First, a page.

Tymoshenko called it the tip of the iceberg and would put Poroshenko on trial if elected.
“Beneath the water there is a corruption pyramid built up enormously over five years,” she said. “We believe that we will win the presidential campaign and that the president, and his criminal corrupt environment, will be brought to justice.”
Tymoshenko herself was the subject of an investigation by the same journalist network, bihus.info, which found that her party had hidden the real sources of campaign donations.
Tymoshenko admitted her party had concealed contributions from businesses by pretending they came from ordinary voters, but said this was necessary to protect the businesses from vindictive investigations by the authorities.
An admirer of Margaret Thatcher, Tymoshenko keeps a signed copy of the British prime minister’s memoirs in her office. This is Tymoshenko’s third shot at the presidency, having lost to Yanukovich in 2010 and Poroshenko in 2014.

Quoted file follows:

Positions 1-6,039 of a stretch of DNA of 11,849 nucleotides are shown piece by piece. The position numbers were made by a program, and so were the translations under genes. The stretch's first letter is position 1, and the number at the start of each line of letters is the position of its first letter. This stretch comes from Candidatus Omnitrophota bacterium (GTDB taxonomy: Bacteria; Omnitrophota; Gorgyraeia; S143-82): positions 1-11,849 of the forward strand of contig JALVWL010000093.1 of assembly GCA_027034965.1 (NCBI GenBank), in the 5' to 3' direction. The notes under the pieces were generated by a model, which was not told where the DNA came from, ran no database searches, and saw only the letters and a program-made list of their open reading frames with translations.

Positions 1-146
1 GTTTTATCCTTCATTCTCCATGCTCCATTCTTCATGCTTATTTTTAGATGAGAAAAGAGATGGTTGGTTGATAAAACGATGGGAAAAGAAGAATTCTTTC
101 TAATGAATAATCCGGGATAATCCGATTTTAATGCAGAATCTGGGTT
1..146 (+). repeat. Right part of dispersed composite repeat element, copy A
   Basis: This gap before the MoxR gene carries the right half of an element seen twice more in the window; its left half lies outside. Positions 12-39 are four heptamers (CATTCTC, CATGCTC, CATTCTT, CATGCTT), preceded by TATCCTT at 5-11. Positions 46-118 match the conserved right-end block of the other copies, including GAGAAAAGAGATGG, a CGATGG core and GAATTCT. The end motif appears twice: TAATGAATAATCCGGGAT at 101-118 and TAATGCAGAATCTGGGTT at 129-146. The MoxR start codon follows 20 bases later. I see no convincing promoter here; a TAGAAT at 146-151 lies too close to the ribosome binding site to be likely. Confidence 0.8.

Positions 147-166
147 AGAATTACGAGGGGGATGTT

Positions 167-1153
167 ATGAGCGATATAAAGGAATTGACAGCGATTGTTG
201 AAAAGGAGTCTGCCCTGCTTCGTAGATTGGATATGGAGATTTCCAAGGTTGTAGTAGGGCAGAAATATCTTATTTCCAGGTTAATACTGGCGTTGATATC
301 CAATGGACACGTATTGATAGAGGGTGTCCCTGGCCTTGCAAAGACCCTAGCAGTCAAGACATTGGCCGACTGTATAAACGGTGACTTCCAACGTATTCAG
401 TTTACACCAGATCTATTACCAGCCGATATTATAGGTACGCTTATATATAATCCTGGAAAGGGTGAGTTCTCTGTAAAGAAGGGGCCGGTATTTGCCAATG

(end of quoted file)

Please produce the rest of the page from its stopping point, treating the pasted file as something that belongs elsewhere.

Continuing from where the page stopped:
Asked whether she saw Poroshenko or Zelenskiy as her main opponent this time, Tymoshenko chose Poroshenko.
But it is Zelenskiy who has emerged as the new front runner after announcing his candidacy in December, tapping into the disillusionment some feel about the slow pace of change since Maidan.
Asked why she has fallen as low as third place in some polls and whether her support was waning, she said:
“There was no fall,” arguing she still had the same number of supporters as before.
“Simply, there is a new presidential candidate, Volodymyr Zelenskiy, who has never been in politics. He now receives in polls the great support of people who are against the establishment, against the entire political class.”
So is her long experience in politics a strength or a weakness?
“I believe that Ukraine should end its history of voting for a person, a family name or a cool creative advertisement,” she said.
“For the first time, we need to vote not for individuals, but for real, serious, well-founded programs of action. Except us, nobody today has such programs.”
(Editing by Giles Elgood)